Dozens demand leaders’ resignations at suicide prevention nonprofit; board says unrest is due to a ‘misunderstanding’

photo by: Contributed

Ruby Johnson

Dozens of current and former employees and volunteers at suicide prevention nonprofit HeadQuarters Kansas are demanding the resignation of the entire board of directors and a newly appointed interim executive director, while the board attributes unrest at the agency to a “misunderstanding” about its actions while responding to a potential misuse of funds.

A letter making those demands and more, which lists 100 signatures and was sent to the board Tuesday, was emailed to the Journal-World anonymously Thursday. An accompanying email message signed by “concerned citizens” notes that the message sharing the letter was sent anonymously due to employees’ concerns that they could lose their jobs and health care benefits for speaking with the media.

The letter expresses a lack of confidence in the board’s ability to lead HeadQuarters Kansas, which serves as the primary 988 Suicide & Crisis Lifeline contact center for the state of Kansas. The accompanying email claims that approximately 80% of the nonprofit’s current employees have signed the letter, and the group gave board members until 10 a.m. Thursday to respond before “last resort steps” were taken to notify the press.

Along with the resignations, the letter also demands the establishment of a “competent” board of directors and the appointment of Monica Kurz, former vice president of policy & prevention, as interim executive director.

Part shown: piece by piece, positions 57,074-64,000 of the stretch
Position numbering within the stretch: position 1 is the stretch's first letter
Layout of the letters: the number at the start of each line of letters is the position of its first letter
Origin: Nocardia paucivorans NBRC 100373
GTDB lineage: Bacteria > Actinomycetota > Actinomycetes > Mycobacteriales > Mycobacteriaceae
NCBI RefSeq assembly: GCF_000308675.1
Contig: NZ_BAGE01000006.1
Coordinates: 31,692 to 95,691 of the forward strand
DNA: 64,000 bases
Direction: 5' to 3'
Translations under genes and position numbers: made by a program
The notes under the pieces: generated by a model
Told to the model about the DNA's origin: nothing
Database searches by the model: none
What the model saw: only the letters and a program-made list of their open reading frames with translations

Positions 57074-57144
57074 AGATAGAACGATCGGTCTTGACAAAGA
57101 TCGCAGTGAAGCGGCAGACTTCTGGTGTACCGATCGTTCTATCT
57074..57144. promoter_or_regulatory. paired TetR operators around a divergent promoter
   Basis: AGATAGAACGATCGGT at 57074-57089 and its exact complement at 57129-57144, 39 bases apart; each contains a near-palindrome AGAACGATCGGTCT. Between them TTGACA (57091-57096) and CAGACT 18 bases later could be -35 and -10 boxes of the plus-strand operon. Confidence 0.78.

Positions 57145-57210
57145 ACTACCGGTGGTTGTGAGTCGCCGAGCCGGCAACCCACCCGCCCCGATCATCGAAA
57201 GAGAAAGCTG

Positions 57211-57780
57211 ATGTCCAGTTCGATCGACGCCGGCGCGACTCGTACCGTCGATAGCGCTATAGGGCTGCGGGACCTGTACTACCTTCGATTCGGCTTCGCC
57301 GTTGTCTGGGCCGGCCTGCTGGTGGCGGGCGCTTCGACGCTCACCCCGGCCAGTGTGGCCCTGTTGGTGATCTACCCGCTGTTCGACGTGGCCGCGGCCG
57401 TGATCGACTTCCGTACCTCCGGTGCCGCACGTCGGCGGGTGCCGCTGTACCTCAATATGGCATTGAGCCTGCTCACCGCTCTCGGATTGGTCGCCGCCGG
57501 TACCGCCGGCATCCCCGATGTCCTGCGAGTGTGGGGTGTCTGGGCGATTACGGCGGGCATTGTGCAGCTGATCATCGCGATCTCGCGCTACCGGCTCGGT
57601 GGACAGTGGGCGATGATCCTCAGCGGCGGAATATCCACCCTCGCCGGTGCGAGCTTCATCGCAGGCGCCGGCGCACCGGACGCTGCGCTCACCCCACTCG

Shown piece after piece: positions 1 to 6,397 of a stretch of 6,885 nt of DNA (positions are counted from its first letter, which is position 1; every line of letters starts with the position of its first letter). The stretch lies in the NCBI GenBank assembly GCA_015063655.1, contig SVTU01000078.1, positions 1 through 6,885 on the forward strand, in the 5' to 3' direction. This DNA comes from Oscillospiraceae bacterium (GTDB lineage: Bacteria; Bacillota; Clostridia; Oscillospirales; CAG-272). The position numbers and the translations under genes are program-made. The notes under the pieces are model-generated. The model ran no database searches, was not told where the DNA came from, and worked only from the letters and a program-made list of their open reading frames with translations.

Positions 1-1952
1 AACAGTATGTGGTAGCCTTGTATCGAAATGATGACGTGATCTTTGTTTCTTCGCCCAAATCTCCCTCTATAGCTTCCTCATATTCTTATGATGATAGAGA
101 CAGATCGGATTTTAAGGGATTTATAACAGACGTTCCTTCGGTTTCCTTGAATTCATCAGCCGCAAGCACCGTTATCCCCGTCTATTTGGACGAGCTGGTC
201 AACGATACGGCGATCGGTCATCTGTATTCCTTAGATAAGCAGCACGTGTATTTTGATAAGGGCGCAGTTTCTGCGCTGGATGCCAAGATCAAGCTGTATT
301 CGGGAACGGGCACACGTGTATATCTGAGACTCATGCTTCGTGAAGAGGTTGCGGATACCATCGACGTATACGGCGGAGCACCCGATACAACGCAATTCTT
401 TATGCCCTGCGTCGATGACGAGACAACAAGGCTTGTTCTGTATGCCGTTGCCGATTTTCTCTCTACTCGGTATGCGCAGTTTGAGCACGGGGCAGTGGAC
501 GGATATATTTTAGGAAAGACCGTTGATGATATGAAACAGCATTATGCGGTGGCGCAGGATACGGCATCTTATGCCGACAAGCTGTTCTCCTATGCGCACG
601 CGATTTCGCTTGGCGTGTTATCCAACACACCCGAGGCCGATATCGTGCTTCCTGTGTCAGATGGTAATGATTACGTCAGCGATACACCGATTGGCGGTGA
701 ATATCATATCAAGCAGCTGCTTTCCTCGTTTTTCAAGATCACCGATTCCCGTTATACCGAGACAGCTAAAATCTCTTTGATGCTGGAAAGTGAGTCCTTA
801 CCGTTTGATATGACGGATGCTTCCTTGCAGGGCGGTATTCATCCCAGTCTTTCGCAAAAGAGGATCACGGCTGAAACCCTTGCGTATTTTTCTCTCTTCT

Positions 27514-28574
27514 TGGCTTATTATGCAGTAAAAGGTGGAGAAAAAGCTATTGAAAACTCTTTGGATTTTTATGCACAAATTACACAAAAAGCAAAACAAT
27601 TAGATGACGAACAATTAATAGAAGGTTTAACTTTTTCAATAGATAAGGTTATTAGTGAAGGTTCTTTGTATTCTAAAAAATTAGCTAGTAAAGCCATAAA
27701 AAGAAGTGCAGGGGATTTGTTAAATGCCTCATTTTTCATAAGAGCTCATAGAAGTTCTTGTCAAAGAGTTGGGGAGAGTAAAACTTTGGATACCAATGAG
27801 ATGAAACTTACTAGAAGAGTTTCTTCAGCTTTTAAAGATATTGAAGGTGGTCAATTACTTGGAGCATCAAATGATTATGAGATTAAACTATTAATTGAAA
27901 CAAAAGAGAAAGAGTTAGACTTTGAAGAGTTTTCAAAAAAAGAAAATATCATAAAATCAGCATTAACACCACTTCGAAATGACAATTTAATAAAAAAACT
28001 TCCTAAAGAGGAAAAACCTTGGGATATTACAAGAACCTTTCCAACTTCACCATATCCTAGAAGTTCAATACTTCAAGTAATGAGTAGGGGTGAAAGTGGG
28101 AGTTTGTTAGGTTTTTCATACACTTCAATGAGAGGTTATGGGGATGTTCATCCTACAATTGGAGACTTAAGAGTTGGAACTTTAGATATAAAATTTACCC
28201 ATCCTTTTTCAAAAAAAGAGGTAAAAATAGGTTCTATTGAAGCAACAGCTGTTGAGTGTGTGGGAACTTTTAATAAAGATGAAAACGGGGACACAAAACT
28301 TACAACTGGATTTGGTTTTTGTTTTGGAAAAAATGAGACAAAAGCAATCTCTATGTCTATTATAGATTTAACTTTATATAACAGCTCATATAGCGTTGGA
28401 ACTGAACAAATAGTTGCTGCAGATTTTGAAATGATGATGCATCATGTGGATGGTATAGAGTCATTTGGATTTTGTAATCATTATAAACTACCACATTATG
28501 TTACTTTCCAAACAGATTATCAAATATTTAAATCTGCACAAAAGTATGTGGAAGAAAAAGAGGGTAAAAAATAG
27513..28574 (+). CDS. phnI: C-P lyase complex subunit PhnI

According to the letter, the group’s concerns stem from the board’s apparent decision to ignore recommendations from Andrew Brown, the deputy secretary at the Kansas Department for Aging and Disability Services, who on March 27 expressed concerns about the board’s ability to stabilize and operate the agency in light of recent leadership changes.

The letter claims that Brown recommended that board chair Michelle Fales resign and that the board vote to appoint Kurz interim executive director. Instead, the letter claims the board notified staff a few days later that board vice chair Ruby Johnson would be appointed to that role, which the nonprofit announced publicly on Wednesday. The letter claims the board is “putting the agency and its primary funding source in severe jeopardy” by failing to follow Brown’s recommendations.

The letter also claims that Johnson continued to serve on the board while an applicant for the executive director position — having previously voted to remove a former president and CEO and vice president of clinical programming at the agency whose names were both redacted in the letter — and only resigned upon being appointed to the position.

“Ruby’s dual roles and active participation during strategic decisions made by the (board) demonstrated a clear conflict of interest and personal gain,” the letter claims. “The writers of this letter do not condone or support the appointment of Ruby Johnson as interim executive director and also demand that she step down.”